Wisconsin farmers are struggling. Four main commodity crops dominate the agricultural industry today: dairy, beef, corn, and soy. Increased production efficiencies and rising input costs for these crops have led to shrinking margins. As a result, small to mid-sized farms with higher costs of production are struggling. Nowhere is this more evident than in the dairy sector, where more than 40% of dairies have been lost in the last decade. Dependence on just a few crops makes Wisconsin agriculture highly susceptible to changes in international markets or other disruptions. Furthermore, each of the four products have significant environmental issues with no easy solutions.
Crop diversification offers opportunities to address both the economic and environmental challenges facing agriculture in Wisconsin. New crops, in particular, offer high-value income opportunities for farmers and processors. Income from these crops stays in local and regional economies more so than commodity crops, benefitting rural communities. Perennial crops and continuous living cover cropping systems, such as perennial grains and winter oilseeds, offer solutions to persistent soil and water quality problems. More diversity on the agricultural landscape provides greater resiliency in the face of extreme weather and climate uncertainty.
The Emerging Crops Accelerator exists to enable farmers to take the steps they want to improve their farm’s impact on the landscape and local communities. The interest and grassroots energy are already present. Farmers are eager to learn about alternatives to commodity crops. What is lacking is the support structure to help them mitigate risk and develop markets for their products. The Emerging Crops Accelerator aims to provide this support through the germplasm development, agronomic research, and market and supply chain development needed to empower growers to incorporate these crops.
The Emerging Crops Accelerator is a collaboration of UW-Madison faculty and extension educators from around the state convened in 2021 to support new crop development. Team members are engaged in many aspects of new crop development, from research to outreach, education, and supply chain development. The team is working to recruit the army of people it will take to commercialize all aspects of each crop and building coalitions with farmers, entrepreneurs, non-profits, private companies, grower associations, and other stakeholders who share an interest in new crops. Doing this work will not be easy, but we are laying the foundation and securing the funding necessary to carry on this work long-term.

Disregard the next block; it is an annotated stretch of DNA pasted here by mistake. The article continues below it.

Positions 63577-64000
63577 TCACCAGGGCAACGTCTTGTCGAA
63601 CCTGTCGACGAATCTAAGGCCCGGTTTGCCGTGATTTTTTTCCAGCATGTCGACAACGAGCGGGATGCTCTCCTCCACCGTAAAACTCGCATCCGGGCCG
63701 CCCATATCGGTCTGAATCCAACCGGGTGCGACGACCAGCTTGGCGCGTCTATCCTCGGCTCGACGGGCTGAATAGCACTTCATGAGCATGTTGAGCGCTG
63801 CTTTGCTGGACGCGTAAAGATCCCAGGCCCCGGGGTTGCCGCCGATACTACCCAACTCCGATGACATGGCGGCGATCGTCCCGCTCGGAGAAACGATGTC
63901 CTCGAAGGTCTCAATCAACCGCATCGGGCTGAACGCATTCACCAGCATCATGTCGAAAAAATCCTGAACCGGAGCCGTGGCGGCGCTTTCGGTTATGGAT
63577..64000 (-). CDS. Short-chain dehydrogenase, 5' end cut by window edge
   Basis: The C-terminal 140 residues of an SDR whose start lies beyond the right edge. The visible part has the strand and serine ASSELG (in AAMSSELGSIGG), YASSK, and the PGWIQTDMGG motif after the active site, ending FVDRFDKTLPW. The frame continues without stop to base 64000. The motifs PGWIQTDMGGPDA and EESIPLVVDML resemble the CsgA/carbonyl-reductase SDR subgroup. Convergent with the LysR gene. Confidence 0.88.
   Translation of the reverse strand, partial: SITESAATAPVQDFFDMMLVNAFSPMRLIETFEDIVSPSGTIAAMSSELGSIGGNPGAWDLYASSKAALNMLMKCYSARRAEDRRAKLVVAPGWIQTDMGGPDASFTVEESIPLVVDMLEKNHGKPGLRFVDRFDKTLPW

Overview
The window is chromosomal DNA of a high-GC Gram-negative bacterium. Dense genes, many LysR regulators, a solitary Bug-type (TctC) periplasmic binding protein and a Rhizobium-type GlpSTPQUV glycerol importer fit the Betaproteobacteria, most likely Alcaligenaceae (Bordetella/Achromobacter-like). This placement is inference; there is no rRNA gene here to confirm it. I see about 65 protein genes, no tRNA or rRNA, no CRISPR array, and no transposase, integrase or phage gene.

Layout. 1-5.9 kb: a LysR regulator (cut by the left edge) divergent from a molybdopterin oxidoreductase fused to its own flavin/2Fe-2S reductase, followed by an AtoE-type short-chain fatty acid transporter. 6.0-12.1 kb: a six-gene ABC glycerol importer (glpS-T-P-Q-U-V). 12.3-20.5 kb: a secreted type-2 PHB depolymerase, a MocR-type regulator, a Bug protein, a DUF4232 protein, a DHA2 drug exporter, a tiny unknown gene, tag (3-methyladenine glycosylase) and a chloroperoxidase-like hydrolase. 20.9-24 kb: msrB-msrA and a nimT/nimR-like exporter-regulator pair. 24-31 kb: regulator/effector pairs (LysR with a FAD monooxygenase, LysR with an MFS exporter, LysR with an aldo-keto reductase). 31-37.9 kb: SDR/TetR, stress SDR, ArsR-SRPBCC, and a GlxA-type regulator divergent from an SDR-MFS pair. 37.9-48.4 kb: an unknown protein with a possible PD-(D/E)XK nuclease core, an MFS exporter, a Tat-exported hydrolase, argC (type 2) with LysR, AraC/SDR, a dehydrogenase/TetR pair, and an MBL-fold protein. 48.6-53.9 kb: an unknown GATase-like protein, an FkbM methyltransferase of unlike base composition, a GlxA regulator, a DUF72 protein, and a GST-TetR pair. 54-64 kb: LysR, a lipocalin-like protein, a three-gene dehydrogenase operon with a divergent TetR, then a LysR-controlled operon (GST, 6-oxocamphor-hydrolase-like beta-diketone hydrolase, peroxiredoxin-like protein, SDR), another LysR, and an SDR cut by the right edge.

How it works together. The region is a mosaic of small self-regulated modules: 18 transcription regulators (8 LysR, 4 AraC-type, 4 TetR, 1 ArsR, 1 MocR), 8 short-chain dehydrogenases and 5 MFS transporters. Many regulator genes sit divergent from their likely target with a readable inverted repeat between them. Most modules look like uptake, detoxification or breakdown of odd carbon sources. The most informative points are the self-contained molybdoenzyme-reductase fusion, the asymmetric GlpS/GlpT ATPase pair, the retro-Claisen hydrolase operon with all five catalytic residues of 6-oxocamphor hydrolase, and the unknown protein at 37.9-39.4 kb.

Oversupply is Causing Economic Contraction in Rural Areas
Agriculture is the backbone of rural Wisconsin, but is facing unprecedented challenges. Our farmers and agricultural professionals have become so good and so efficient that we now have too much supply of many of Wisconsin’s most important crops, resulting in stagnated or declining prices and a consequent loss of farms and jobs. New options are desperately needed.
Today's Eaters Are Looking For New and Healthier Ingredients
Today’s consumers are increasingly picky eaters looking for foods with new and healthy ingredients. In response, the average number of SKUs in grocery stores has increased from 7000 in the 1990s to more than 47,000 today. Yet, Wisconsin agriculture continues to be dominated by just 4 main crops with dairy, beef, corn, and soy accounting for 83% of annual farm gate sales. Keeping up with consumers and ensuring future vitality of Wisconsin agriculture requires a new investment in diversification.
Rising Input Costs Are Outpacing Farm Revenues
Our main cropping systems are input-intensive and the costs of those inputs continue to rise even as crop prices fluctuate widely. The result is lost income, bankruptcies, and rural decline. Lower input and higher-margin crops are needed to improve long-term profit margins and restore stability to Wisconsin farms, large and small.
A New Approach Is Needed To Solve Our Persistent Water Quality Problems
Tweaking our annual cropping systems isn’t working to meet water quality goals and a new approach is needed. Continuous living cover provided by a new suite of winter annual and perennial crops can deliver clean water AND economic vitality for farmers.